This set of Computational Fluid Dynamics Multiple Choice Questions & Answers (MCQs) focuses on “Mixing Length Turbulence Model”.

1. The mixing length model defines the turbulence dynamic viscosity as a function of ____________

a) position

b) mean flow properties

c) fluctuating components

d) velocities

View Answer

Explanation: The mixing length model is a variation of the RANS model. It does not need any additional transport equations. It describes the stresses in terms of a simple algebraic formula for the turbulent dynamic viscosity as a function of position.

2. The mixing length model links _____________ with _____________

a) length scale with mean flow properties

b) velocity scale with mean flow properties

c) length scale with position coordinates

d) velocity scale with position coordinates

View Answer

Explanation: The large eddies directly interact with the mean flow properties and extract energy from them. So, there is a strong connection between the mean flow properties and the behaviour of the large eddies. So, the velocity scale is linked with the mean flow properties.

3. If ν_{t} is the turbulent kinematic viscosity, l_{m} is the mixing length and U is the mean flow velocity in the x-direction, which of these gives the Prandtl mixing length model equation?

a) \(ν_t =l_m^2 \Big|\frac{∂U}{∂x}\Big|\)

b) \(ν_t =l_m^2 \Big|\frac{∂U}{∂y}\Big|\)

c) \(ν_t =l_m \Big|\frac{∂U}{∂y}\Big|\)

d) \(ν_t =l_m^2 \Big|\frac{∂U}{∂x}\Big|\)

View Answer

Explanation: Prandtl mixing length model is an attempt to give the transport of momentum in terms of Reynolds stresses. \(ν_t =l_m^2 \Big|\frac{∂U}{∂y}\Big|\) gives the Prandtl mixing length model.

4. The value of mixing length depends on ____________

a) small eddies

b) large eddies

c) turbulence

d) time scales

View Answer

Explanation: The mixing length model defines the Reynolds stresses in terms of velocity gradients, mixing length and density of the fluid. Turbulence is a function of the flow. So, if the turbulence changes, the Reynolds stresses should change. This change is accounted by changing the mixing length.

5. For a 2-D flow, what is the mixing length of the mixing layer turbulence model?

a) 0.1 of layer width

b) 0.09 of layer width

c) 0.08 of layer width

d) 0.07 of layer width

View Answer

Explanation: Mixing length varies for different turbulent flows. For free turbulent flow of the mixing layer type, the mixing length is 0.07 times of the layer width. Mixing layer turbulent flow occurs due to the interaction of two flows with various velocities.

6. What is the mixing length for the outer layer of a 2-D turbulent boundary layer?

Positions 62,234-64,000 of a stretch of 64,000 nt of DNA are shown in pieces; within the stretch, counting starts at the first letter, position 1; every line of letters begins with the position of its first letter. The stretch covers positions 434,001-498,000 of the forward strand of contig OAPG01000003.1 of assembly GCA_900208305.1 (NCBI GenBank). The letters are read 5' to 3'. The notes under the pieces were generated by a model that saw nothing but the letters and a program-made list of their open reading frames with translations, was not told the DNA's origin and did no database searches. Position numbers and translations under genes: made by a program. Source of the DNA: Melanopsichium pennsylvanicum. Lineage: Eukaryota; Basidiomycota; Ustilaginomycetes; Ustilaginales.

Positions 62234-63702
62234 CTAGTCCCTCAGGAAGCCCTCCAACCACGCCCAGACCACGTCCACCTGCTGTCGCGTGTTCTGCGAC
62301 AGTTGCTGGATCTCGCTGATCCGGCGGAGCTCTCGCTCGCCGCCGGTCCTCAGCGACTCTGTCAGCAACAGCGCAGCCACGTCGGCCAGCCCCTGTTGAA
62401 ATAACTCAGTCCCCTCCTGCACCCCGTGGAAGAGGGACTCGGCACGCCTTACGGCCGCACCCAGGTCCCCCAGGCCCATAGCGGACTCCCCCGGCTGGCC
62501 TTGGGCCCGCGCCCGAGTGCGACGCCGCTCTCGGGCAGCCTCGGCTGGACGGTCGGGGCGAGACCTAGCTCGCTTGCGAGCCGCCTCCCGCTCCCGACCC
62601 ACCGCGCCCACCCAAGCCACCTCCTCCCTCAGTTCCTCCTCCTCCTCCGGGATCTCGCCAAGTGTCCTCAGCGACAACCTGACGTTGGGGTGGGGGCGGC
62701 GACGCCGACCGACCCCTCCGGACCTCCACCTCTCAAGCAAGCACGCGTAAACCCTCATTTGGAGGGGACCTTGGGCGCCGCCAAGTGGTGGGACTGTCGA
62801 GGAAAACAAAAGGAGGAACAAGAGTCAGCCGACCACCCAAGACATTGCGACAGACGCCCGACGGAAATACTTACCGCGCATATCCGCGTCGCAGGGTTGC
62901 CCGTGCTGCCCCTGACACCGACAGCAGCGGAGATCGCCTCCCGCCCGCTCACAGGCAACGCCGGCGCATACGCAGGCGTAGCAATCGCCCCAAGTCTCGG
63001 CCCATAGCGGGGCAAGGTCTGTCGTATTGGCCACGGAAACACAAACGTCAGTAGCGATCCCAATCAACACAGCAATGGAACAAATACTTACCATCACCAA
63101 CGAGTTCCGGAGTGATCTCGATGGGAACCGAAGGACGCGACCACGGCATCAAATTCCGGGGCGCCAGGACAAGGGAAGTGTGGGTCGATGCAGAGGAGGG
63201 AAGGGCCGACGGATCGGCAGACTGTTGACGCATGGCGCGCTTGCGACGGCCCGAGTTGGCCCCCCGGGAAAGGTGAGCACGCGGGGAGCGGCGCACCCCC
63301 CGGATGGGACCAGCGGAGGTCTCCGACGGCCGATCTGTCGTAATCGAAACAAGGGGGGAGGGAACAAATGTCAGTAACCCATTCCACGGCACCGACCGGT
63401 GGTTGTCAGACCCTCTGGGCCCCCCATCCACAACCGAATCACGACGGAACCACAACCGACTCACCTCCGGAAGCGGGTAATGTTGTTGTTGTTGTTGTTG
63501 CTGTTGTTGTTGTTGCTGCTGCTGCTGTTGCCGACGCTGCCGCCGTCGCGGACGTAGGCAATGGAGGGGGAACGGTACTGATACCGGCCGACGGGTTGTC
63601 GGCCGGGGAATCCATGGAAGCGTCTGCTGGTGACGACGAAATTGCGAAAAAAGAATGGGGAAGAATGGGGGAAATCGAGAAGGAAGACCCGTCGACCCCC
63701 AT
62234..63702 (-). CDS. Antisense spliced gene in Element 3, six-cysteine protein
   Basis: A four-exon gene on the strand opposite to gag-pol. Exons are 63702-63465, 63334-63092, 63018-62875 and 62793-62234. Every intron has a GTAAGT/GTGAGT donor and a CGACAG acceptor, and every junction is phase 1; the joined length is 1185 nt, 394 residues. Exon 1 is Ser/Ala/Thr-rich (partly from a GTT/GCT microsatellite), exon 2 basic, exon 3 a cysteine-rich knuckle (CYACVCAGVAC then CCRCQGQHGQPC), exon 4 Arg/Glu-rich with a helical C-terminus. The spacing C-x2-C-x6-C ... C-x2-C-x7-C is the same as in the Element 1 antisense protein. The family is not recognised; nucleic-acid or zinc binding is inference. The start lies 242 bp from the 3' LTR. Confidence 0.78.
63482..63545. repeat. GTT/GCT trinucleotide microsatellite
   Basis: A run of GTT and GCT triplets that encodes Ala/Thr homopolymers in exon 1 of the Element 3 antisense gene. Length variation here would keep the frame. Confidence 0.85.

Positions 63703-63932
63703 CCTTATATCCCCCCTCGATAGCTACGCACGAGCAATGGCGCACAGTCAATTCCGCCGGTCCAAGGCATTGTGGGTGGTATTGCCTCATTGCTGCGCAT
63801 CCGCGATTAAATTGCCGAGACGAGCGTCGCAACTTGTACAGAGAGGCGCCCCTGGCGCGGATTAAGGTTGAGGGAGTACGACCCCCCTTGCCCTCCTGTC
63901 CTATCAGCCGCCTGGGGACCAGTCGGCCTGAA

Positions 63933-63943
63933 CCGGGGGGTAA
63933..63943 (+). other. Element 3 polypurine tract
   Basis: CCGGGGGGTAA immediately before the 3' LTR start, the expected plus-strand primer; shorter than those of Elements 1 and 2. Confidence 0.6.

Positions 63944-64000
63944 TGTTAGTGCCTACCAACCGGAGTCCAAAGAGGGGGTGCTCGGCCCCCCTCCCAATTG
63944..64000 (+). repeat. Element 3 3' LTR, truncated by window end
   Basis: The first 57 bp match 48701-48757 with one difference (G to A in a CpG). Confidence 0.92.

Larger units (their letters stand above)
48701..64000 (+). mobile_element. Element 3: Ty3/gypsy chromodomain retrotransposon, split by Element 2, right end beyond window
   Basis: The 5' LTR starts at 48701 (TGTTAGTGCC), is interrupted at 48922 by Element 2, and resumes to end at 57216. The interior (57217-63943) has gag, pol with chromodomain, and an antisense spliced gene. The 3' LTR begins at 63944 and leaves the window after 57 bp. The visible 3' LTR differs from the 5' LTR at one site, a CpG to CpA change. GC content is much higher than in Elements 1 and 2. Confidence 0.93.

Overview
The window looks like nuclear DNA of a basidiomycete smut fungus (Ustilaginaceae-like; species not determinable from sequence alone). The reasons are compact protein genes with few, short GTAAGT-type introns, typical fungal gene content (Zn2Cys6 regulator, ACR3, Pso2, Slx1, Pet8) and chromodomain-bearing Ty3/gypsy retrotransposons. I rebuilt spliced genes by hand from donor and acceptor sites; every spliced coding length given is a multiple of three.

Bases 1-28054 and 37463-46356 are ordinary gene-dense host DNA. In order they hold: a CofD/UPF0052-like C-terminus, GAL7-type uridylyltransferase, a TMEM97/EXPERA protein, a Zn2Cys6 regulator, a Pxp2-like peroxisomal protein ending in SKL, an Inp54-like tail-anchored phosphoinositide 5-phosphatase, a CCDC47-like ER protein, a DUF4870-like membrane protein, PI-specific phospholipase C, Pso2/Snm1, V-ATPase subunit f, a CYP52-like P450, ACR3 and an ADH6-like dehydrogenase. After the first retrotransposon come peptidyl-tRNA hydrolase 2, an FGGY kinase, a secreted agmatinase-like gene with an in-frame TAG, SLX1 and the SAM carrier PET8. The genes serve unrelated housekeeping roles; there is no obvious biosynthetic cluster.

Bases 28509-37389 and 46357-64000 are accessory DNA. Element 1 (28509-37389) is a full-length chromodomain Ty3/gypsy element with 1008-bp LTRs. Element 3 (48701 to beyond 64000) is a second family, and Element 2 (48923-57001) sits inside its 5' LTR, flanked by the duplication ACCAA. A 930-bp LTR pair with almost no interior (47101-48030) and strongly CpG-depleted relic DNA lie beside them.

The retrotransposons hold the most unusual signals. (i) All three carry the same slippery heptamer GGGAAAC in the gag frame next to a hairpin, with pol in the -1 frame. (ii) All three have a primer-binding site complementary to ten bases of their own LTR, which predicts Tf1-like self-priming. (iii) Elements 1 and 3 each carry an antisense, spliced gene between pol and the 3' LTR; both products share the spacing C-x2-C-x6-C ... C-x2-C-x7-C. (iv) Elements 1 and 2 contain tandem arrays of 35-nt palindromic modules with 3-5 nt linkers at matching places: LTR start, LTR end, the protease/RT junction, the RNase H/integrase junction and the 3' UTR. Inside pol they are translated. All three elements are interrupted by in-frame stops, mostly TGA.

a) 0.09 times the boundary layer thickness

b) 0.08 times the boundary layer thickness

c) 0.07 times the boundary layer thickness

d) 0.06 times the boundary layer thickness

View Answer

Explanation: For a turbulent boundary layer problem, the mixing length varies for different layers of the flow. For the 2-D case, the mixing length of the outer boundary layer is 0.09 times the boundary layer thickness.

7. The mixing length model can be used to get the turbulent scalar fluxes also using _____________

a) turbulent Prandtl/Reynolds number

b) turbulent Reynolds/ Schmidt number

c) turbulent Prandtl/Schmidt number

d) turbulent Reynolds/Nusselt number

View Answer

Explanation: Mixing length model uses the turbulent viscosity coefficients. If a relationship can be established between the turbulent viscosity and turbulent diffusivity, the model can be used for turbulent scalar fluxes. This relationship is established by the Turbulent Prandtl/Schmidt number.

8. Mixing length model cannot be used for _____________

a) turbulent jets

b) turbulent mixing layers

c) turbulent wakes

d) turbulent flows with separation

View Answer

Explanation: Mixing length model is ideal for predictions of thin turbulent shear flows such as turbulent jets, wakes, boundary layers and mixing lengths. But, they will not be able to predict flows with separation or even recirculation.

9. Consider a turbulent flow of viscosity μ_{t}, diffusivity Γ_{t} and Prandtl/Schmidt number σ_{t}. Let Φ be a flow property which can be decomposed into Φ=Φ+Φ’. What is the turbulent scalar flux given by?

a) –ρu’Φ’=Γ_{t}\(\frac{\partial\Phi}{\partial x}\)

b) –ρu’Φ’=Γ_{t}\(\frac{\partial\Phi}{\partial x}\)

c) –ρu’Φ’=μ_{t}\(\frac{\partial\Phi}{\partial x}\)

d) –ρu’Φ’=μ_{t}\(\frac{\partial\Phi}{\partial x}\)

View Answer

Explanation: By using the mixing length model, the scalar flux can be given by the mean flow property Φ. Since the equation is in general for a flow property, the general term diffusivity only can be given and not the viscosity. So, the relationship is given by –ρu’Φ’=Γ

_{t}\(\frac{\partial\Phi}{\partial x}\).

10. The mixing length for a 2-D turbulent boundary layer depends on ____________

a) the distance from the wall and the boundary layer thickness

b) the distance from the wall and von Karman’s constant and dimensionless distance

c) von Karman’s constant

d) the boundary layer thickness

View Answer

Explanation: The mixing length for a 2-D turbulent boundary layer is given by κy[1-exp(y

^{+}/26)]. Where, κ is the von Karman’s constant which is equal to 0.41. y is the distance from the wall. y

^{+}is the dimensionless distance.

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